Journal Article

Fine root respiration in mature eastern white pine (<i>Pinus strobus</i>) <i>in situ</i>: the importance of CO<sub>2</sub> in controlled environments

Barton D. Clinton and James M. Vose

in Tree Physiology

Volume 19, issue 7, pages 475-479
Published in print June 1999 | ISSN: 0829-318X
Published online June 1999 | e-ISSN: 1758-4469 | DOI: http://dx.doi.org/10.1093/treephys/19.7.475
Fine root respiration in mature eastern white pine (Pinus strobus) in situ: the importance of CO2 in controlled environments

More Like This

Show all results sharing this subject:

  • Plant Sciences and Forestry

GO

Show Summary Details

Preview

We measured seasonal fine root respiration rate in situ while controlling chamber temperature and [CO2]. Atmospheric [CO2] ([CO2]a) and measured soil [CO2] ([CO2]s) were alternately delivered to a cuvette containing intact fine roots of eastern white pine (Pinus strobus L.). Respiration rates were consistently higher in [CO2]a than in [CO2]s and were almost three times higher during midsummer. Respiration rates were immediately reversed after returning to the alternate [CO2] (i.e., [CO2]a → [CO2]s → [CO2]a, and vice versa) suggesting a direct effect of elevated [CO2] on apparent respiration. Soil-[CO2]-based respiration rates decreased with increasing [CO2] on a dry mass and tissue [N] basis. We conclude that estimates of soil CO2 flux and soil carbon budgets may be improved by more completely accounting for the rhizosphere microclimate (i.e., soil temperature and [CO2]s) during measurement of fine root respiration.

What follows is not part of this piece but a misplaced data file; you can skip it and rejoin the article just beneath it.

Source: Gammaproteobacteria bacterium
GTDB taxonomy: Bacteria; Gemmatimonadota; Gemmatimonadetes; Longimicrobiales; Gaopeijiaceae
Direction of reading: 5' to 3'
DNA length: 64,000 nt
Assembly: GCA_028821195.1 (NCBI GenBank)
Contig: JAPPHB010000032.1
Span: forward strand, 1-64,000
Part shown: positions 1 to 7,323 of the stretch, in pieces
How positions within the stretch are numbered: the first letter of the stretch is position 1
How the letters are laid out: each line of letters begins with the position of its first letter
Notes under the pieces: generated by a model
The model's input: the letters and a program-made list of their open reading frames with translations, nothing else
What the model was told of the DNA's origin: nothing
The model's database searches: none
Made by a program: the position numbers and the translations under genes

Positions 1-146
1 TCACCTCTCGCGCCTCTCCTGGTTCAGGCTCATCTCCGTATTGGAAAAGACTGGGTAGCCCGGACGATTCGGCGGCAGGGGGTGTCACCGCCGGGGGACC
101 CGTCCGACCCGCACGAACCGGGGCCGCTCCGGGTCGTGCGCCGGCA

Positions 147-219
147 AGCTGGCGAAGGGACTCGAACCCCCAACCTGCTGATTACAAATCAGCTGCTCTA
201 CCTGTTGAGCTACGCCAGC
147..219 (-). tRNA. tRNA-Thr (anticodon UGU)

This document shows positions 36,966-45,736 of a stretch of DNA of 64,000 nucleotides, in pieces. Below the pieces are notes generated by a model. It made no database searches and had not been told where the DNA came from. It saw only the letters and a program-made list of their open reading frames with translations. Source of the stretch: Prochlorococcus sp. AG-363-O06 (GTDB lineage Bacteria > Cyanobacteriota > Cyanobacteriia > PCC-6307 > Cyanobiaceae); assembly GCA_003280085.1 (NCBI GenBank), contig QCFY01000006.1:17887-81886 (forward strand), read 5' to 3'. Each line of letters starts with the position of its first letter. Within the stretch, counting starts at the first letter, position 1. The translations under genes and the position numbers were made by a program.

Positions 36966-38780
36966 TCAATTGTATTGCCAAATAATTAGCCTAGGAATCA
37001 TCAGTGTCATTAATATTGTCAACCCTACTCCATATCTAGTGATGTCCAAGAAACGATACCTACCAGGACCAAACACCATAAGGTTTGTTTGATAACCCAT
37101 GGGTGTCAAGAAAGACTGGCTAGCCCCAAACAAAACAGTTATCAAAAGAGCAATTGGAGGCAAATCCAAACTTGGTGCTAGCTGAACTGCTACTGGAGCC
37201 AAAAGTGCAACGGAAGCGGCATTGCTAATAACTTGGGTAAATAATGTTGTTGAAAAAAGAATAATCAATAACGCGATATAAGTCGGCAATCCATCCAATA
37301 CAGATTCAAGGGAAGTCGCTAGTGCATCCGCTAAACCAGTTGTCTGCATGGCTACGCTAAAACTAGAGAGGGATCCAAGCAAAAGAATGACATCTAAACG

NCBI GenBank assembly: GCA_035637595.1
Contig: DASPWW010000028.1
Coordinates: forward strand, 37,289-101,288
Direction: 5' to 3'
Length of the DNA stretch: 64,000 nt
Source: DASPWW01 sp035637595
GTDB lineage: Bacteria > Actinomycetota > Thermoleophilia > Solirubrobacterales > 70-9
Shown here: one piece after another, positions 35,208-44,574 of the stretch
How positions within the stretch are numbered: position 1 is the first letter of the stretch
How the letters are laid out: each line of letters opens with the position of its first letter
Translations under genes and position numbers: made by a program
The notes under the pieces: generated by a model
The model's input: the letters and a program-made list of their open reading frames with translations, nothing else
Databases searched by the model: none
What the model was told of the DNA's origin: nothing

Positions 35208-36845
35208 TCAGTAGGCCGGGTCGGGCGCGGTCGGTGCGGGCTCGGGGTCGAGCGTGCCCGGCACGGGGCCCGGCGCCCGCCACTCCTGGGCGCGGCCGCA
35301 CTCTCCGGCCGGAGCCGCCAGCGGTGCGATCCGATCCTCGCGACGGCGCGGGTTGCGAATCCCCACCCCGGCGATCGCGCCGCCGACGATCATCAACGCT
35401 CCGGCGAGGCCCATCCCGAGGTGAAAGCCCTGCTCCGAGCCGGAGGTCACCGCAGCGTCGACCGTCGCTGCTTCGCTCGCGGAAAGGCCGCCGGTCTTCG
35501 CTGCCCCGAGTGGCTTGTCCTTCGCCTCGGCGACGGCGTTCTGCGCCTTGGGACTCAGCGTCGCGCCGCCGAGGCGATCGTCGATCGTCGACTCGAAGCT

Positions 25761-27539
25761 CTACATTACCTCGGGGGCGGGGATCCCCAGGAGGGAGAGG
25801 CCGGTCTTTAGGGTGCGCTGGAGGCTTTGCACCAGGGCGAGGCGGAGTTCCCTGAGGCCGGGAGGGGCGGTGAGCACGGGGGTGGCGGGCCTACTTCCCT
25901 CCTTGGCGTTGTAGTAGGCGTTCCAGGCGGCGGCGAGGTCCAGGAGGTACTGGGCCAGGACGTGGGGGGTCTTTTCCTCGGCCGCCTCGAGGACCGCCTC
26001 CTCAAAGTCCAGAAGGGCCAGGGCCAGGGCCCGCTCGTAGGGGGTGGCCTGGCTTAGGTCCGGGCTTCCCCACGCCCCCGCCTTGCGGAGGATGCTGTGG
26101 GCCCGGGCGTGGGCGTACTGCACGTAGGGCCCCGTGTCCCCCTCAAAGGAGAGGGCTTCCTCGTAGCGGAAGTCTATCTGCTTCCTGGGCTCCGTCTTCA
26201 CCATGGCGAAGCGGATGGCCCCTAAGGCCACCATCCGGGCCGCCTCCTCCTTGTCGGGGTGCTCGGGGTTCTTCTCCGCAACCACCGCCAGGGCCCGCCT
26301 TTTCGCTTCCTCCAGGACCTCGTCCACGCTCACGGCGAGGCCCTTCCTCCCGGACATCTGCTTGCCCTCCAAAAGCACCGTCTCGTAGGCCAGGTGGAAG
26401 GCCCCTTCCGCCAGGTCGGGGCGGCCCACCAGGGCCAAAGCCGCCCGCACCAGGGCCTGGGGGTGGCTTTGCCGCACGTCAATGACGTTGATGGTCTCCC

Keywords: atmospheric carbon dioxide; carbon dioxide inhibition; rhizosphere microclimate; soil carbon dioxide; soil temperature

Journal Article.  0 words. 

Subjects: Plant Sciences and Forestry

Full text: subscription required

How to subscribe Recommend to my Librarian

Users without a subscription are not able to see the full content. Please, subscribe or login to access all content.